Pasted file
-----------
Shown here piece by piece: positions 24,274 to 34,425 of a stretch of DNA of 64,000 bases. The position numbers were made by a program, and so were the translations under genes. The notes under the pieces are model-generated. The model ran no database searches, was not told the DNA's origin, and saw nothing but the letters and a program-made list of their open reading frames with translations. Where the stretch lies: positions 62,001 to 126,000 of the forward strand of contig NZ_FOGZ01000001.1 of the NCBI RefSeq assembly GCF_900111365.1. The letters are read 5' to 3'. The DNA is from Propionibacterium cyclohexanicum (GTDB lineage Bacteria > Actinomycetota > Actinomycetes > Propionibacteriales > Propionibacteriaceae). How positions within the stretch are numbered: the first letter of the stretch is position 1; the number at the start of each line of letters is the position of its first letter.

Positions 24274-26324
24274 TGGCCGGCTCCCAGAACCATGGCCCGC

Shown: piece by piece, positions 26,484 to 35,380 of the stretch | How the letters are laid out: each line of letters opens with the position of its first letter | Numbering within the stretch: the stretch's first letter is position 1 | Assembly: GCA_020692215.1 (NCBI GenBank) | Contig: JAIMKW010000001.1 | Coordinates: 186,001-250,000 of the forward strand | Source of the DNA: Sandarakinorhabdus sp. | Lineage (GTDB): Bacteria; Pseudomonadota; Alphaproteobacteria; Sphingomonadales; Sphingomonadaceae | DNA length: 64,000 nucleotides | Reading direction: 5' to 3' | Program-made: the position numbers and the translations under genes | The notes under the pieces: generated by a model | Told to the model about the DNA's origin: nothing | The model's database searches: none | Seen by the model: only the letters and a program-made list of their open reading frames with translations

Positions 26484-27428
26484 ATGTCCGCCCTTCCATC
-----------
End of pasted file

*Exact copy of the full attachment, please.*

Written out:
Shown here piece by piece: positions 24,274 to 34,425 of a stretch of DNA of 64,000 bases. The position numbers were made by a program, and so were the translations under genes. The notes under the pieces are model-generated. The model ran no database searches, was not told the DNA's origin, and saw nothing but the letters and a program-made list of their open reading frames with translations. Where the stretch lies: positions 62,001 to 126,000 of the forward strand of contig NZ_FOGZ01000001.1 of the NCBI RefSeq assembly GCF_900111365.1. The letters are read 5' to 3'. The DNA is from Propionibacterium cyclohexanicum (GTDB lineage Bacteria > Actinomycetota > Actinomycetes > Propionibacteriales > Propionibacteriaceae). How positions within the stretch are numbered: the first letter of the stretch is position 1; the number at the start of each line of letters is the position of its first letter.

Positions 24274-26324
24274 TGGCCGGCTCCCAGAACCATGGCCCGC

Shown: piece by piece, positions 26,484 to 35,380 of the stretch | How the letters are laid out: each line of letters opens with the position of its first letter | Numbering within the stretch: the stretch's first letter is position 1 | Assembly: GCA_020692215.1 (NCBI GenBank) | Contig: JAIMKW010000001.1 | Coordinates: 186,001-250,000 of the forward strand | Source of the DNA: Sandarakinorhabdus sp. | Lineage (GTDB): Bacteria; Pseudomonadota; Alphaproteobacteria; Sphingomonadales; Sphingomonadaceae | DNA length: 64,000 nucleotides | Reading direction: 5' to 3' | Program-made: the position numbers and the translations under genes | The notes under the pieces: generated by a model | Told to the model about the DNA's origin: nothing | The model's database searches: none | Seen by the model: only the letters and a program-made list of their open reading frames with translations

Positions 26484-27428
26484 ATGTCCGCCCTTCCATC